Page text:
I stared at the dude, my ears buzzing. He was a contractor. A Demonica mythic. I’d never met one before, and I squinted suspiciously as though he might morph into a demon at any moment. Not that I had any idea how Demonica magic worked.
“Why would the Keys come here?” Kai asked. “Aside from the Grand Grimoire, the city has few contractors and none of them have bounties.”
Izzah leaned closer to him and lowered her voice. “There are rumors of an underground summoning operation, right here in the downtown area.”
“Why haven’t we heard about this?” Aaron asked tersely.
She shrugged. “Your guild has no Demonica mythics, so the rumors pass you by. Now you know-lah.”
“Thank you for sharing the information,” Kai murmured. “I appreciate it.”
Her dimples reappeared. I passed him a rum and coke, then slid the second one several spots down the counter. “Hey, Aaron, I want your opinion on a costume.”
“Huh? Oh, okay.” He joined me down the bar. “Change your mind about dressing up?”
I passed him his drink and whispered, “Of course not. I want to give Kai and Izzah some space to see what they do.”
They sat side by side, deep in murmured conversation and completely ignoring Mario a seat away. Were Kai and Izzah sitting closer than platonic acquaintances would?
“Look how focused he is on her,” I added in amazement. “Who is she?”
Aaron snickered at my reaction. “She’s an Odin’s Eye hydromage. I don’t know her well, but she’s smart and tough.”
“Is she his ex? She seems to like him too much for him to have dumped her.”
“Where did Ezra vanish to?” I asked, changing the subject. Guys sucked at gossiping about their friends.
“He went upstairs. Bathroom, maybe?” Another shrug.
Hmm, well, I’d have to investigate his disappearance later. For now, I braced my arms on the bar top. “Tell me more about this Keys of Solomon guild.”
Aaron grimaced. “Them showing up is always bad news. First, it means there’s illegal Demonica activity nearby. And second, it means shit is about to get ugly. The Keys don’t let ethics or discretion get in the way of a kill.”
“They’re gladiators,” Mario said, walking over to join us, “who only care about winning. Can I get a water?”
“Sure.” I scooped ice into a glass and filled it. “Are they morally opposed to demon summoning or something? Is that why they’re so bloodthirsty?”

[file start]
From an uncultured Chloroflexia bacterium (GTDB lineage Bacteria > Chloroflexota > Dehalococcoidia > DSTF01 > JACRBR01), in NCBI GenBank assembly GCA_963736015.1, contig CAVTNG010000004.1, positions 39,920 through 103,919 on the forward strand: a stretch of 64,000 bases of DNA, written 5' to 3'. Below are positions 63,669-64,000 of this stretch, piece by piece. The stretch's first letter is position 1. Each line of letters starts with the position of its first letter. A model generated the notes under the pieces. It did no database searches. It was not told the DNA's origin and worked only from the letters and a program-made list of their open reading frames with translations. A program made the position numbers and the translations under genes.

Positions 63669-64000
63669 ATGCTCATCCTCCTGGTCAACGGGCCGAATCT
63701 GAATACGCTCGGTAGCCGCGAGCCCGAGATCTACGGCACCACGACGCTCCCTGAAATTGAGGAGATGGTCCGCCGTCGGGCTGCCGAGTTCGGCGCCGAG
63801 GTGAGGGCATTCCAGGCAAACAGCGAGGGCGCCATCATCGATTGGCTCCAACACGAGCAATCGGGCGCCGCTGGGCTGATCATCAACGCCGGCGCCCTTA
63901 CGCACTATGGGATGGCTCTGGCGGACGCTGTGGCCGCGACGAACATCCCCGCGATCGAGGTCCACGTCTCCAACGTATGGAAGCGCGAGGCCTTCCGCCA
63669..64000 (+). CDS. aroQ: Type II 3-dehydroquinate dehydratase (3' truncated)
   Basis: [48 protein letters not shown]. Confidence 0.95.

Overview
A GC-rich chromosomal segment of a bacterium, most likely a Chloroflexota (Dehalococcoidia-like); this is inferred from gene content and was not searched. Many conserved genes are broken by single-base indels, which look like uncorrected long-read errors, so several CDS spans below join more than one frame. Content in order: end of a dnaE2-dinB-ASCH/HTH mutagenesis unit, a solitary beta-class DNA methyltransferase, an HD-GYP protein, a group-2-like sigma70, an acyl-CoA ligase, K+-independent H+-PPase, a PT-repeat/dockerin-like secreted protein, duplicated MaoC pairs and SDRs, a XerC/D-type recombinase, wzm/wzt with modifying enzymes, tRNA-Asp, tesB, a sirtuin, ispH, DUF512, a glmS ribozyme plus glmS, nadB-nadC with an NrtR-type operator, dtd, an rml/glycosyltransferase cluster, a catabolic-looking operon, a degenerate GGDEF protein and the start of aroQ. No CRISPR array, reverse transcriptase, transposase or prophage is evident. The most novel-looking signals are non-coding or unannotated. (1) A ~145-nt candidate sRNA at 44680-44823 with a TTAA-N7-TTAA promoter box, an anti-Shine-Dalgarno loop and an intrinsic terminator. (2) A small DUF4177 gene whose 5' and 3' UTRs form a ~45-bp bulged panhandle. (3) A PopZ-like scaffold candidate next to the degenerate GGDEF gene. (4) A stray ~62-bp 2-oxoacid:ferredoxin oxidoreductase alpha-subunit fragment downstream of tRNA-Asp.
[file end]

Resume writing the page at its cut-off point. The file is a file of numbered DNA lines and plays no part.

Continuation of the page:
“Half the Keys are contractors.” Mario perched on a stool beside Aaron. He probably didn’t want to watch Izzah and Kai flirt. “It takes a demon to kill a demon.”
“And it takes even more to kill an untethered demon,” Aaron added. “Though the Keys claim they’re good enough to do it with a three-man team.”
I frowned. “Untethered demon? What does that mean?”
“A contracted demon is under the contractor’s complete control.” Mario rubbed his fingers across his knuckles. “An untethered demon is one that escaped its summoning circle without a contract. It’s stronger, faster, and has full command of its magic. Demon magic is the stuff of literal hell.”
“Unbound demons do only one thing.” Aaron tossed half his drink back in one gulp. “They slaughter every living creature that crosses their path. They kill nonstop until they’re killed. It’s the biggest reason summoning is so heavily regulated.”
A shiver of fear ran through me. “Why doesn’t MagiPol ban it?”
“Because some people will do it anyway. By making it legal but regulating it, MagiPol ensures most summonings are done under their supervision. Illegal summoning is rare nowadays.”
Mario glanced impatiently at Izzah, but she and Kai were still talking. “The laws are strict. A summoner caught performing without permits can face the death penalty. A contractor without proper registration is always put to death.”
I swallowed. “That’s harsh.”
“It has to be. Once a demon is bound in a contract, killing the contractor is the safest way to eliminate the demon. Summoners are punished almost as harshly because illegal summoning is how you end up with untethered demons, and every one of those results in a body count.”
Aaron noticed my disquiet. “Don’t freak, Tori. Unbound demons are so rare you don’t need to worry about it. MagiPol tightened a few laws ten years ago, and I haven’t heard of a demon on the loose in about—”
The clamor of twenty phones chiming at the same moment interrupted him.